quantum mechanics. Perhaps the most striking arena where we will suffer if gravity is

indeed classical is to predict the gravitational field when matter in peculiarly quantum

states, say in highly delocalized superpositions, acts as the source of gravity. To this end,

the broad aim of this project will be to design experiments which couple quantum

superpositions of states of mesosocpic objects to gravity, or use them as sources of gravity

and through that infer about the quantum nature of gravity. We will also investigate the

potential of these experiments to enable both precision accelerometry and gravimetry and

to enable the determination of gravitational force law and Newton's constant over short

distances.

The current project will seek to

(i) Extend the above gravitational accelerometry proposals for superpositions of

squeezed states and other engineered non-classical quantum states so as to

optimize the precision of measurements for a given investment of energy.

(ii) Extend the above proposals up to the macroscopic boundary of the mesoscopic

regime to explore the boundary between the quantum regime and gravity. In

particular, the extrapolation from nano-meter radii beads to micro-meter radii

beads, which can serve as the origin of measurable gravitational fields, will be

examined. For this purpose, a new way to split the spatial position through

inhomogeneous electric fields coupling to spin states through crystal

anisotropies, will be used.

(iii) A theoretical calculation of the decoherence of a superposition of distinct

energy-momentum states of a system in one region of space due to the presence

and fluctuations of other surrounding systems that couple gravitationally to it

will be made.

(iv) By bringing a probe mass in proximity to another mass in a highly non-classical

state, we are going to investigate the precisions to which the Newton's Constant

G, and potential corrections to Newton's law for short distances, stemming, for

example from extra dimensions, could be determined.

(v) Expand these investigations to two interferometer systems in order to include

bipartite entanglement to further explore how gravity addresses a highly

quantum, massive system. We will consider the interactions of two masses in

highly non-Gaussian states (prepared by methodologies founded earlier in the

project) to generate some form of 'loophole free' tests for the quantum nature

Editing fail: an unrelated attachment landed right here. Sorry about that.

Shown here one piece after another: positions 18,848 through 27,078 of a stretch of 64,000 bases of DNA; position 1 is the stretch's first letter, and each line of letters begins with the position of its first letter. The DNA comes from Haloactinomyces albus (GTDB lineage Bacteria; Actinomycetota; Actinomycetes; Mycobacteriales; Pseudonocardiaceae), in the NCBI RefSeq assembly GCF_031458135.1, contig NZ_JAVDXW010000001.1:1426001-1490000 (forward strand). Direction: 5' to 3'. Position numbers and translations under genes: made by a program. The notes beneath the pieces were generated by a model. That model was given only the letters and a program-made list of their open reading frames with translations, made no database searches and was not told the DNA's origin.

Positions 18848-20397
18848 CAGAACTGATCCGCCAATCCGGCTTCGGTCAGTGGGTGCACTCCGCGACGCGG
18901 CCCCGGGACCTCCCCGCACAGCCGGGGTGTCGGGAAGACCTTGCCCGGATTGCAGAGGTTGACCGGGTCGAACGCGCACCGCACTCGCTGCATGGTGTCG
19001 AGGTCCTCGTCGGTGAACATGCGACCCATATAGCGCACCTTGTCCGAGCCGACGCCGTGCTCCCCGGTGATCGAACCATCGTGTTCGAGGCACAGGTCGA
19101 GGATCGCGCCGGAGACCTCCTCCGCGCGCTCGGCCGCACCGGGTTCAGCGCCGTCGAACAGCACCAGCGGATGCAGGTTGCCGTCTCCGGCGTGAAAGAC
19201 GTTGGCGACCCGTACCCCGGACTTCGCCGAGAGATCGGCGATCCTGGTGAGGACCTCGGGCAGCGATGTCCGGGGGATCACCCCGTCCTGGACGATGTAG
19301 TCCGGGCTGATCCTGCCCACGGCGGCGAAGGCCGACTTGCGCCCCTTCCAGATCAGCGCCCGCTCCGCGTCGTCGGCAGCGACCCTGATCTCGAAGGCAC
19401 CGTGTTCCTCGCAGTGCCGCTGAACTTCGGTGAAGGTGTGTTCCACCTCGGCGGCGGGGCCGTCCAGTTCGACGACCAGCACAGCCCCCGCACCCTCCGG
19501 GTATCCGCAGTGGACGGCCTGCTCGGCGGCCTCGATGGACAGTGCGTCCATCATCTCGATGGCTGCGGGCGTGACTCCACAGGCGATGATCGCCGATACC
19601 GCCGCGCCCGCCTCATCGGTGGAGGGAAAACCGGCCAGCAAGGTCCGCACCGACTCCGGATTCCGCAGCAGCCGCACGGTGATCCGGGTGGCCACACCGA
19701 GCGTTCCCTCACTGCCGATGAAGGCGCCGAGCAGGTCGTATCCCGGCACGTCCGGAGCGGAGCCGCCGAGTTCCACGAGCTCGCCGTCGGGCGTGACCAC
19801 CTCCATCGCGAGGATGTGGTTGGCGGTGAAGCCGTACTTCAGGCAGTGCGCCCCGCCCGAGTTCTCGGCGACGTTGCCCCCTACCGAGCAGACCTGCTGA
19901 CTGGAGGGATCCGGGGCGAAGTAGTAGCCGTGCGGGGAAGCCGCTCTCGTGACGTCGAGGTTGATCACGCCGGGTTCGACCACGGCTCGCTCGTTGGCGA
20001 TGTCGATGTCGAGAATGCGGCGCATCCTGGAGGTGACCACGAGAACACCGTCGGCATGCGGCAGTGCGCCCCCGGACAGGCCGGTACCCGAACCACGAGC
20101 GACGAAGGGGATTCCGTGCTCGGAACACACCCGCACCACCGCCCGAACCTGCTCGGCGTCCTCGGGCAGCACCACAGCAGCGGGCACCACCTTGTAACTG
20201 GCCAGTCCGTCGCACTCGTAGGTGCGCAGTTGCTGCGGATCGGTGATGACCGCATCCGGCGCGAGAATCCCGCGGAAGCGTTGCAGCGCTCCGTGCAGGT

of gravity.

### Organisations

### Publications

Marshman R
(2020)

*Mesoscopic interference for metric and curvature & gravitational wave detection*in New Journal of Physics
Marshman R
(2020)

*Locality and entanglement in table-top testing of the quantum nature of linearized gravity*in Physical Review A
Van De Kamp T
(2020)

*Quantum gravity witness via entanglement of masses: Casimir screening*in Physical Review A### Studentship Projects

Project Reference | Relationship | Related To | Start | End | Student Name |
---|---|---|---|---|---|

EP/N509577/1 | 30/09/2016 | 24/03/2022 | |||

1930690 | Studentship | EP/N509577/1 | 30/09/2017 | 23/09/2021 | Ryan Marshman |

Description | We have achieved three primary objectives: 1 Explored which gravitational signals can be detected using large mass interferometry (LMI). Specifically how employing large masses in spatial superpositions can yield unique advantages over other methods of detecting gravitational waves. This can be seen with such a device being sensitive to lower frequency ranges while also beingany orders of magnitude smaller. 2 considered in detail the underlying mechanisms for two spatially superposed masses to become entangled and in particular identified all underlying assumptions and conditions for witnessing the quantum nature of linearized gravity. 3 considered the likely method of creating such large mass interferometers using a stern Gerlach like device including discussions with experimentalists to determine the most feasible implementation and to identify as many likely issues as possible, including the limiting effect of induced diamagnetism in such devices. |

Exploitation Route | This work has layed the groundwork for how large mass interferometry (LMI) can serve to measure both classical and quantum mechanical aspects of gravity. We have not yet however explored all possible uses for such devices, nor have we settled on a clearly optimal implementation of LMI. Further work should follow both these paths as well as seek to actually implement such a device in the laboratory. |

Sectors | Aerospace Defence and Marine Education Environment Other |

URL | http://www.scientificamerican.com/article/tiny-gravitational-wave-detector-could-search-anywhere-in-the-sky/ |